Then there are the online pharmacies. Last October, our Richmond vet was charging $2.35 for each Deramaxx pill. DoctorSolve Healthcare Solutions Inc., an online pharmacy based in Surrey, B.C., was selling the same pills for $1.87 each (after factoring in the U.S. exchange rate difference and shipping charges). That worked out to a 20% saving. DoctorSolve is legal, too. Its dispensing pharmacy is Coastal Canada Pharmacy, which is fully licensed with the B.C. College of Pharmacists. Communications director Lori DeCou says the college uses the same licensing criteria and auditing procedures for Internetpharmacies as storefront pharmacies. Accordingly, she adds, consumers can deal with online and storefront pharmacies with the same confidence, as long as they are licensed.
Online pet drug pharmacies are clearly a growing business. PetMed Express Inc. (Nasdaq: PETS) advertises itself as “America’s largest pet pharmacy.” During the nine months ending Dec. 31, it sold US$171.3 million worth of pet drugs, a 16% increase over the same period the previous year. The company states on its website that all its products are approved by the U.S. Food and Drug Administration. The company is not licensed in Canada, but a customer rep said it would still ship drugs here. Apparently, it’s not illegal to do so.
“If an individual chooses to buy something over the Internet from outside the province, we have no jurisdiction over that,” says Suzanne Solven, deputy registrar of the B.C. College of Pharmacists. “We only have jurisdiction over pharmacies that operate in B.C.” Solven warns that such cross-border transactions fall into the category of “buyer beware.” The products could be counterfeit or expired. “You just don’t know what you’re getting,” she says. She also notes that shipping drugs over the border could violate the Food and Drugs Act and its regulations — and they could be seized.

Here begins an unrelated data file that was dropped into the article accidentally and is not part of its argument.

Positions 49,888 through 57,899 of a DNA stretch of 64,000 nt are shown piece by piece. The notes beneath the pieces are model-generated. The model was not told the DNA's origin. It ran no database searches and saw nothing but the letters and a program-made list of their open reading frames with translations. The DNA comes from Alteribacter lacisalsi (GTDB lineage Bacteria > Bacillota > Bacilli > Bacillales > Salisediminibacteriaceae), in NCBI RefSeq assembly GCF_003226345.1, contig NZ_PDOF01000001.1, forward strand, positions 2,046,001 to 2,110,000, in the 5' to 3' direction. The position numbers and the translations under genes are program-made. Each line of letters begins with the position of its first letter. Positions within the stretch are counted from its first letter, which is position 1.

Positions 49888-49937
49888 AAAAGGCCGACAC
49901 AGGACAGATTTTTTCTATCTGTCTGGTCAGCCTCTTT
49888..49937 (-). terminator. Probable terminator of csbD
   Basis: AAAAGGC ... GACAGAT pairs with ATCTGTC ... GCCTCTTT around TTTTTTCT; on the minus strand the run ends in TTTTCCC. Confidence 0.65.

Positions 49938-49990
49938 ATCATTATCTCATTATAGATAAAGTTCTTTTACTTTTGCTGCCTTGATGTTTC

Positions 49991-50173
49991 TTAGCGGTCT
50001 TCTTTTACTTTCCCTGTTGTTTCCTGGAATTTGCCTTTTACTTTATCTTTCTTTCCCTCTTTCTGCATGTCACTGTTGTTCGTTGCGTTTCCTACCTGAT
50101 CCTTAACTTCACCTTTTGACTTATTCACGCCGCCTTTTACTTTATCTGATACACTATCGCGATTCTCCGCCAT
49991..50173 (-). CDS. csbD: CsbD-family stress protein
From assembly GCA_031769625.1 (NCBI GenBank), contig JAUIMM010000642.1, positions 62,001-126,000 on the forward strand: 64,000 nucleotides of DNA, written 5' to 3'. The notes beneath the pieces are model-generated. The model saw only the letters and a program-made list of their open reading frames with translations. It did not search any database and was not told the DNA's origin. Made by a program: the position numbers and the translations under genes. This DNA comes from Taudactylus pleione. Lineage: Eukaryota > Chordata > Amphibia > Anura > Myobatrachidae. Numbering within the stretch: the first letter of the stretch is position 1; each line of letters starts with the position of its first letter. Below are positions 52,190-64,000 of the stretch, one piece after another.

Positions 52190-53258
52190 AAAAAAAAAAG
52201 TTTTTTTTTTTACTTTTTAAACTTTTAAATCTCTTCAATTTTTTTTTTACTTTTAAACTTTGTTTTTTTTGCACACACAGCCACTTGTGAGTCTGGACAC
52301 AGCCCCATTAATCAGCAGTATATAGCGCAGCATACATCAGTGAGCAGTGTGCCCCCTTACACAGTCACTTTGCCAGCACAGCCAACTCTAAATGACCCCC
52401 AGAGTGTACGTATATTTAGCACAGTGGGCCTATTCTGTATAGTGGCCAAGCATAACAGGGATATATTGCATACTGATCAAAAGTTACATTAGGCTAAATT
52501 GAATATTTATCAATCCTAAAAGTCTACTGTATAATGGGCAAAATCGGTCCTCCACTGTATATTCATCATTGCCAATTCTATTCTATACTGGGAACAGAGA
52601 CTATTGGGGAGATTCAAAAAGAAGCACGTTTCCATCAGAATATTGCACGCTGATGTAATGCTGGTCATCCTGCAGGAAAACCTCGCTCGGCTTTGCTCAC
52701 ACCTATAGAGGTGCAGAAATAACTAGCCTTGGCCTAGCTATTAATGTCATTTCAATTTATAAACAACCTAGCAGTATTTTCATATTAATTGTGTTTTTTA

Although there are many reputable online distributors, vets — because they run their own pharmacies and in many cases are members of buying groups — have no incentive to recommend them. On the contrary, they tend to discourage them. The BCVMA’s home page includes a notice titled “The risk of unregulated Internet pharmacies,” but does not have an equivalent release listing their potential benefits.
The bottom line is that vets have, by and large, managed to keep the pet-drug business an in-house affair. Dr. David Kirby, a former president of the BCVMA and a director of AVP, thinks that vets, like car mechanics, should be able to charge whatever they want for parts and service. But this ignores several obvious differences. First, medicine is not like car repair. Patients trust their doctors to a degree that mechanics can only dream of. Second, medical care — whether for humans or animals — is so vital that most clients are loath to question their doctors lest they upset the relationship. Third, vets have been given the right to self-regulation.
The quid pro quo is that vets must act in the public interest. That’s reflected in BCVMA bylaws, which state that members should not view the practice of veterinary medicine as “purely a business concern.” They must be “forthright, objective and impartial in serving their clients,” “refrain from imposing fees that are excessive in relation to the nature and quality of the services provided,” and provide enough information and advice “to enable the client to make informed choices.”
Piqued by media reports that the public interest is being trumped by self-interest, the BCVMA’s governing body placed a new topic for discussion on the agenda for an upcoming meeting: the creation of a drug committee whose mandate would be to “consider and develop policy regarding drug handling, recording, prescribing and dispensing issues.” Consumers can only hope that will lead to more choices and better prices.
David Baines is a business columnist with The Vancouver Sun.